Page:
That’s right… we live in a world where one recall due to E.Coli has to differentiate itself from a complete different recall due to E.Coli.

Can someone remind me again why these folks don’t need stricter regulation and oversight?


Outrage Fatigue – Realities in Food Safety

I have to say that it only took a year full of various e.coli outbreaks, spinach recalls, and a handful of other food safety news stories to make me feel resigned to the state of our food culture. There’s only so much bad news and unfortunate circumstances that one can take before these episodes become less of a news story and more of a common fact of life.

As the pet food story evolved from the recalls of the various pet foods to the discovery that the chemical Melamine had been used and is the root cause of the way too many animal deaths, I mentioned in passing to a friend that the odds of this chemical being fed to our food sources was an even money bet. I had hoped that it wouldn’t be so, but when my prediction turned out to be true, I wasn’t surprised.

Like a child who grows jaded upon learning the truth behind Santa Claus, so too becomes a person who hears repeated stories of the failures of an industry who’s primary purpose is to maintain the health and well-being of their consumers. At some point news reports of these types stop being the exception and instead become the rule.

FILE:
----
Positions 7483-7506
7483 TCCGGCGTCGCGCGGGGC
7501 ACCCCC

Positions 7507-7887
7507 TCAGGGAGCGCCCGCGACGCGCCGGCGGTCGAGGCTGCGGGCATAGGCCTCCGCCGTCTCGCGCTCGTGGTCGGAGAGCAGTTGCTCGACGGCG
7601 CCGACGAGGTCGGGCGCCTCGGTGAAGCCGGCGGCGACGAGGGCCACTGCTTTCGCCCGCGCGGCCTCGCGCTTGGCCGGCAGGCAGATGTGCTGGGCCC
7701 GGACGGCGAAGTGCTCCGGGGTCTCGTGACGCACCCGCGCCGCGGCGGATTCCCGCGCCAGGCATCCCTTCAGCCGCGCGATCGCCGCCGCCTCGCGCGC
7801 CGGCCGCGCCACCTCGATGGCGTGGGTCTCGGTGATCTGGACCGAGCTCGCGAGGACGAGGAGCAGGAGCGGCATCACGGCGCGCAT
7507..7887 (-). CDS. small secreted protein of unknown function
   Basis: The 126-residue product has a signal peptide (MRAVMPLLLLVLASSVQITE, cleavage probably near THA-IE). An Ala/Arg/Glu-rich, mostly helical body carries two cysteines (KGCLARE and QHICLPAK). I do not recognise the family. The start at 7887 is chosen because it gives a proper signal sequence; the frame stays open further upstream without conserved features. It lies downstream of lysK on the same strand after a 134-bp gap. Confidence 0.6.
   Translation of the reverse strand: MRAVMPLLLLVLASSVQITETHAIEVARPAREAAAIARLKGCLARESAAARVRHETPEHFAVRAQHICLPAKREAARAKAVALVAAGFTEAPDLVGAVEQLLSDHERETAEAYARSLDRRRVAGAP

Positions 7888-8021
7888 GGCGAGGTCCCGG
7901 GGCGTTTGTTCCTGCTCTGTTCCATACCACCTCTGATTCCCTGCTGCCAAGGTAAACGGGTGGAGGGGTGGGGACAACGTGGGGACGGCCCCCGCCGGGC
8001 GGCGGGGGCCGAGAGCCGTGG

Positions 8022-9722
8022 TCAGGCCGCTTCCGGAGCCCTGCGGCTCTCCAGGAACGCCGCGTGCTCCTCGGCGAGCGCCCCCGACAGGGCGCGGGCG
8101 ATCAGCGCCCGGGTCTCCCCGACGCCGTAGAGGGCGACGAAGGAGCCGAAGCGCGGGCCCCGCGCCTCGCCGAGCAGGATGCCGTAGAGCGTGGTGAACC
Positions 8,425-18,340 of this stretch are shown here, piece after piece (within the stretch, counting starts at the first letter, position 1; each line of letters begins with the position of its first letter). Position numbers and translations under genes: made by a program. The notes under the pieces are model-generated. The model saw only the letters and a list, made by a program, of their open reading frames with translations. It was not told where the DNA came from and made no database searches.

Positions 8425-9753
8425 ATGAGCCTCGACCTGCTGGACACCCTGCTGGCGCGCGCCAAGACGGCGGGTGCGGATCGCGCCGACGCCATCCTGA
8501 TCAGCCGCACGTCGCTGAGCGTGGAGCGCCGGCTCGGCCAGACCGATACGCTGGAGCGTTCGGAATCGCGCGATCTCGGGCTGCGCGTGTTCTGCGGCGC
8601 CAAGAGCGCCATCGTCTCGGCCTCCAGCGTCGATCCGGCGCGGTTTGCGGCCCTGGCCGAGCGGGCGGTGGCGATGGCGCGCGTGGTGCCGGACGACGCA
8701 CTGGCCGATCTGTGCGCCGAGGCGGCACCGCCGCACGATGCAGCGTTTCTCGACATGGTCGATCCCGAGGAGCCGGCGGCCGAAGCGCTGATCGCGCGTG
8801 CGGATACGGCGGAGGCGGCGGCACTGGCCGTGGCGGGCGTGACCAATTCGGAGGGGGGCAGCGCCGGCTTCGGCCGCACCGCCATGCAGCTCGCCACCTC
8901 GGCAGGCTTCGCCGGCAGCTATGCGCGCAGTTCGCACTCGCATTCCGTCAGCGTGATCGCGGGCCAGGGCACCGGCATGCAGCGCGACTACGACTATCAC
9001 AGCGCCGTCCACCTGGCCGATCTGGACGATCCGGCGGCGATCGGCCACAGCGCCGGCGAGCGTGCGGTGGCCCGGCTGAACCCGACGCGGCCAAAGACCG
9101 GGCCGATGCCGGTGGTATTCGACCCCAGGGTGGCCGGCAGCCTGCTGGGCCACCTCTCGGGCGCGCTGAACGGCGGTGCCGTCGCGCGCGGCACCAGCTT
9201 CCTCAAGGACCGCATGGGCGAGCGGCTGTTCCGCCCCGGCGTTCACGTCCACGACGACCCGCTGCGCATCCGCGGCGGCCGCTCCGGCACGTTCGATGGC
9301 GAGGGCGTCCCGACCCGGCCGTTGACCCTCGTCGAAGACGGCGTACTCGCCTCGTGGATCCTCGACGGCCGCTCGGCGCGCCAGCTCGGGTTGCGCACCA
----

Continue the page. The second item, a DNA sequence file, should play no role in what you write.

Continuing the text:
Part of this cynicism sits at the feet of the instant news culture. Out of all of the news reports surrounding the Salmonella outbreaks last year, or the various E.Coli reports this year, very few outlets highlighted the fact that a typical American’s chance of catching these diseases from the products in question was practically zero. But this fact doesn’t sell newspapers or bring people to websites. However, the amount of people who were or could be affected by these diseases was only one of the messages meant to be heard. It’s the unintentional subtext to all of these stories that gets us riled up…

…that our quest for cheaper food is putting us at greater health risks.

The problem is that these two points are directly contradictory to one another. If it was unlikely, to a tune of almost zero percent probability, that we could get salmonella or E.Coli, how is our health at greater risk? The answer depends upon one’s perspective.